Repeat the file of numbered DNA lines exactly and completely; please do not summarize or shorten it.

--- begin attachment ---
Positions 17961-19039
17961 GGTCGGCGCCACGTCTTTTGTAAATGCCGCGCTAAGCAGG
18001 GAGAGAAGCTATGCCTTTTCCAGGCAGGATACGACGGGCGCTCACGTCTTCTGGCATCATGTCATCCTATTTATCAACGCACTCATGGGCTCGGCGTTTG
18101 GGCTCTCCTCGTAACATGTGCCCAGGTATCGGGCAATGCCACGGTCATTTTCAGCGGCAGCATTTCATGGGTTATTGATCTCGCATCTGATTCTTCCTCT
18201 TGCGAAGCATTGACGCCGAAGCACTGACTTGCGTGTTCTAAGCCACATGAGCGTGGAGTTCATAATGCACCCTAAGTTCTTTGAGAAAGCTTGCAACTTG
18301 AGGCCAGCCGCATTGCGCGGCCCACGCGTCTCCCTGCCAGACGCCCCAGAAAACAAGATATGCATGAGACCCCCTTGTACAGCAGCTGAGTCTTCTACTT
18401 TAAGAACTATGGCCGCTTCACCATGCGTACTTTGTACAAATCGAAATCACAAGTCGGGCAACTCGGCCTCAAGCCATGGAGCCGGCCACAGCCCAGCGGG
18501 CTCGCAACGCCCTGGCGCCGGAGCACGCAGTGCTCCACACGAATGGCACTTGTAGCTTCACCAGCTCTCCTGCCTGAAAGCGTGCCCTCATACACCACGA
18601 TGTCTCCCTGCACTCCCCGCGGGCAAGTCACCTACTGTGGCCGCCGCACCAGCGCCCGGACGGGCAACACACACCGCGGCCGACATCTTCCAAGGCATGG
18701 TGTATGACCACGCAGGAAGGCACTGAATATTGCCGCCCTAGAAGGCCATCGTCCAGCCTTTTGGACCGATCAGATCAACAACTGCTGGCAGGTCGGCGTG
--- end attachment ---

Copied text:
Positions 17961-19039
17961 GGTCGGCGCCACGTCTTTTGTAAATGCCGCGCTAAGCAGG
18001 GAGAGAAGCTATGCCTTTTCCAGGCAGGATACGACGGGCGCTCACGTCTTCTGGCATCATGTCATCCTATTTATCAACGCACTCATGGGCTCGGCGTTTG
18101 GGCTCTCCTCGTAACATGTGCCCAGGTATCGGGCAATGCCACGGTCATTTTCAGCGGCAGCATTTCATGGGTTATTGATCTCGCATCTGATTCTTCCTCT
18201 TGCGAAGCATTGACGCCGAAGCACTGACTTGCGTGTTCTAAGCCACATGAGCGTGGAGTTCATAATGCACCCTAAGTTCTTTGAGAAAGCTTGCAACTTG
18301 AGGCCAGCCGCATTGCGCGGCCCACGCGTCTCCCTGCCAGACGCCCCAGAAAACAAGATATGCATGAGACCCCCTTGTACAGCAGCTGAGTCTTCTACTT
18401 TAAGAACTATGGCCGCTTCACCATGCGTACTTTGTACAAATCGAAATCACAAGTCGGGCAACTCGGCCTCAAGCCATGGAGCCGGCCACAGCCCAGCGGG
18501 CTCGCAACGCCCTGGCGCCGGAGCACGCAGTGCTCCACACGAATGGCACTTGTAGCTTCACCAGCTCTCCTGCCTGAAAGCGTGCCCTCATACACCACGA
18601 TGTCTCCCTGCACTCCCCGCGGGCAAGTCACCTACTGTGGCCGCCGCACCAGCGCCCGGACGGGCAACACACACCGCGGCCGACATCTTCCAAGGCATGG
18701 TGTATGACCACGCAGGAAGGCACTGAATATTGCCGCCCTAGAAGGCCATCGTCCAGCCTTTTGGACCGATCAGATCAACAACTGCTGGCAGGTCGGCGTG